Lonely Planet Writer

Discover what inspired photographers most in Hokkaido in Japan

For years, countries around the world have wondered what exactly it is that tourists really get most inspired by on their travels.

Sunrise at Lake Toya.
Sunrise at Lake Toya. Image by JTB Photo/UIG via Getty Images

A project in Japan, which mapped photo-sharing across Hokkaido, the northernmost of the country’s two main islands, gives a glimpse of what travellers there were most enthusiastic about. The researchers used Flickr to measure the most photographed locations and colour-coded the island from red to green according to how popular places were.

Among the most popular locations were Toya Lake and Shikotsu Lake, two volcanic lakes in the Shikotsu-Toya National Park. That national park is also home to another of the most photographed sights, Mount Yotei, an inactive volcano (which is often described as a mini-Mount Fuji). Other places that really seemed to appeal to visitors were the Tokachidake Mountain Range and a rice paddy field near the town of Hokuryu. A cluster of lakes in another of the island’s parks in Akan National Park also scored highly with visitors constantly snapping pictures of Lakes Masyu, Kusssharo, and Akan. Another park – the wetlands in Kushiro – proved very popular too with its complex ecosystem and wide variety of wildlife.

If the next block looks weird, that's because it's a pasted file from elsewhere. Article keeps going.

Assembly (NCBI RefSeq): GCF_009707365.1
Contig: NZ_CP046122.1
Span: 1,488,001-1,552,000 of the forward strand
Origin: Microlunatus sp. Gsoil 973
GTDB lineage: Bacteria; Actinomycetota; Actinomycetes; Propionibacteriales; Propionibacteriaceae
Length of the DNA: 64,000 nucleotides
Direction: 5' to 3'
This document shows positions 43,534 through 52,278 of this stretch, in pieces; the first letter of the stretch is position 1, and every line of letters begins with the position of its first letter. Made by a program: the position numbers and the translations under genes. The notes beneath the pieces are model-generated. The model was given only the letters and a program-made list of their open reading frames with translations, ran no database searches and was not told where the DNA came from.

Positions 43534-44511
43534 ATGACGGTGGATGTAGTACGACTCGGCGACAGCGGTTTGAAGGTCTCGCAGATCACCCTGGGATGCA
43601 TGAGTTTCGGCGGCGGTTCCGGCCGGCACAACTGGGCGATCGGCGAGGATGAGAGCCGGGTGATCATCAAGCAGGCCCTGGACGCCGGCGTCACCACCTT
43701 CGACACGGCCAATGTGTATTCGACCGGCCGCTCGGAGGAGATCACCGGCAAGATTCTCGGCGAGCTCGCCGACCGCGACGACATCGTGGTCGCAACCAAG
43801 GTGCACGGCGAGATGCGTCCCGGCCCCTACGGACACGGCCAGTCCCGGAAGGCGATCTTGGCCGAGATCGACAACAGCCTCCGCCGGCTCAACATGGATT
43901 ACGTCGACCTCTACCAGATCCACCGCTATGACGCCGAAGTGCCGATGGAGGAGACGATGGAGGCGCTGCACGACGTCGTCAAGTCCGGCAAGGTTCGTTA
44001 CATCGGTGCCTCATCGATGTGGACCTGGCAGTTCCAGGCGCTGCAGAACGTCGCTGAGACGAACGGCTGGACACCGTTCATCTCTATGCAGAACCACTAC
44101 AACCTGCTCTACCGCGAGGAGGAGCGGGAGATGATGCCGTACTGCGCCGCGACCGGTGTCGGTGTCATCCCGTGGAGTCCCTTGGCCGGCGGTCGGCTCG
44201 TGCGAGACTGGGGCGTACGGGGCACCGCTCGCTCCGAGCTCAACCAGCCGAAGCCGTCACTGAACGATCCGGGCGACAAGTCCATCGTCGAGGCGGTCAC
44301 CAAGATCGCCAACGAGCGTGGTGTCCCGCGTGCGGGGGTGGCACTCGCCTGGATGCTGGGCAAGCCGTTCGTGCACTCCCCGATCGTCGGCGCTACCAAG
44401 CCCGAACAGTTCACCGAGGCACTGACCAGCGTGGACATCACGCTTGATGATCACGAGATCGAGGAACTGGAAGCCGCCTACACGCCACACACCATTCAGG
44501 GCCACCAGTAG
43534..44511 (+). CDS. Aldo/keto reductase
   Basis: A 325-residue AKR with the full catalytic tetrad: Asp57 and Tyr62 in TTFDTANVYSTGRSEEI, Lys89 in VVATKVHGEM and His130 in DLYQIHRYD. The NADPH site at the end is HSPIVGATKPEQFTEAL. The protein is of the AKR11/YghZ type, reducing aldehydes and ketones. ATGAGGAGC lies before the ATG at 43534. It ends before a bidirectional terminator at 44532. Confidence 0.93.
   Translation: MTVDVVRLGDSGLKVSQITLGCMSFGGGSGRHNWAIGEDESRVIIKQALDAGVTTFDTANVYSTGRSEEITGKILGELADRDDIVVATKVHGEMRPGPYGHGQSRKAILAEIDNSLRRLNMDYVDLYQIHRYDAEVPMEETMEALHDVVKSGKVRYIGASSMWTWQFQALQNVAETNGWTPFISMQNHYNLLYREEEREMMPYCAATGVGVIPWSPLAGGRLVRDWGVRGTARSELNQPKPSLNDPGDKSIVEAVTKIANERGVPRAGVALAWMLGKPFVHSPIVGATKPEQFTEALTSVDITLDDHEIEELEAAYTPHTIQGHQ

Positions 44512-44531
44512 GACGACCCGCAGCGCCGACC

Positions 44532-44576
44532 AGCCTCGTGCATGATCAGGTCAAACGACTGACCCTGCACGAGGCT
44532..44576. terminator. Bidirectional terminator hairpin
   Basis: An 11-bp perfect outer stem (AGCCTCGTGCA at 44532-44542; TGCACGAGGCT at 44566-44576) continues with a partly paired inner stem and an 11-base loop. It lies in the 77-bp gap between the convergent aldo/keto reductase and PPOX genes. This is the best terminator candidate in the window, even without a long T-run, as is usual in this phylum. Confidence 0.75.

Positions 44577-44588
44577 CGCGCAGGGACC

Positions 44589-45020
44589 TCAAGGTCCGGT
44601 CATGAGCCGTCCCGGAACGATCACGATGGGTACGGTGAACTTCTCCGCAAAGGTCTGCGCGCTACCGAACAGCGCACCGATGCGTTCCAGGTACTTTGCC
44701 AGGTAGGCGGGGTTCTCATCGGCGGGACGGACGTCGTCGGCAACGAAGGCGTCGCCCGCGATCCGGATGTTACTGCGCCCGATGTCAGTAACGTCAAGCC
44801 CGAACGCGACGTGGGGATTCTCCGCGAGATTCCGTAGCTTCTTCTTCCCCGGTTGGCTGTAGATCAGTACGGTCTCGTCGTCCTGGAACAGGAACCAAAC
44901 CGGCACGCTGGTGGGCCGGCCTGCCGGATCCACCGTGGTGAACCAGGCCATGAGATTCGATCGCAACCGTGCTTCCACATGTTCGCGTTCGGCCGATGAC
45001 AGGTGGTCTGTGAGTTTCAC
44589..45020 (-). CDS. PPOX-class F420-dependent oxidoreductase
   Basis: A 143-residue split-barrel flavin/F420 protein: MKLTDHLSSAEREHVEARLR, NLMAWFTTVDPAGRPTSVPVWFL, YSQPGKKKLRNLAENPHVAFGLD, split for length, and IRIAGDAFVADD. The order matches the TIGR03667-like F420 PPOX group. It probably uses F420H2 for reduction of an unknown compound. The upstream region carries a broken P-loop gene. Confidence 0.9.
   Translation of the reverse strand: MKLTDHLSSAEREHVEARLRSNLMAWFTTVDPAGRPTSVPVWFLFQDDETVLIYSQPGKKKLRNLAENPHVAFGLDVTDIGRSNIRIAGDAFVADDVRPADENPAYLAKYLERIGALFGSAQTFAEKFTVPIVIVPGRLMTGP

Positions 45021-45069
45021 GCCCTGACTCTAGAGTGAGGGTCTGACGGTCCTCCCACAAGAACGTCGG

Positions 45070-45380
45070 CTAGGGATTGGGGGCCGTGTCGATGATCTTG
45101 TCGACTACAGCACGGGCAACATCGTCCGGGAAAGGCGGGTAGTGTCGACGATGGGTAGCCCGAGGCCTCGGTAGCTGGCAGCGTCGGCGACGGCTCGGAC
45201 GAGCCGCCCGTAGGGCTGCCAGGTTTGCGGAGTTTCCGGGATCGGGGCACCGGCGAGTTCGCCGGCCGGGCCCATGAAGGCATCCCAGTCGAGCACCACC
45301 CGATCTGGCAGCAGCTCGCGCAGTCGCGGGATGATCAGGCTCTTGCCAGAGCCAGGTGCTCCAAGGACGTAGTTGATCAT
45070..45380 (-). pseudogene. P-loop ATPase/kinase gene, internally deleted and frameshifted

In general, national parks scored most highly, particularly lakes and rivers, followed by areas of farmland. In the cities and urban areas, it was generally parks or places where people could enjoy panoramic views of cities. Hokkaido is much less visited than Japan’s main island of Honshu. It is nonetheless, home to 23 natural parks and attracted 7.2 million tourists in 2014.

The new study not only provided an intriguing glimpse into what visitors liked most, but could also help tourism planning and conservation, according to the researchers from Hokkaido University.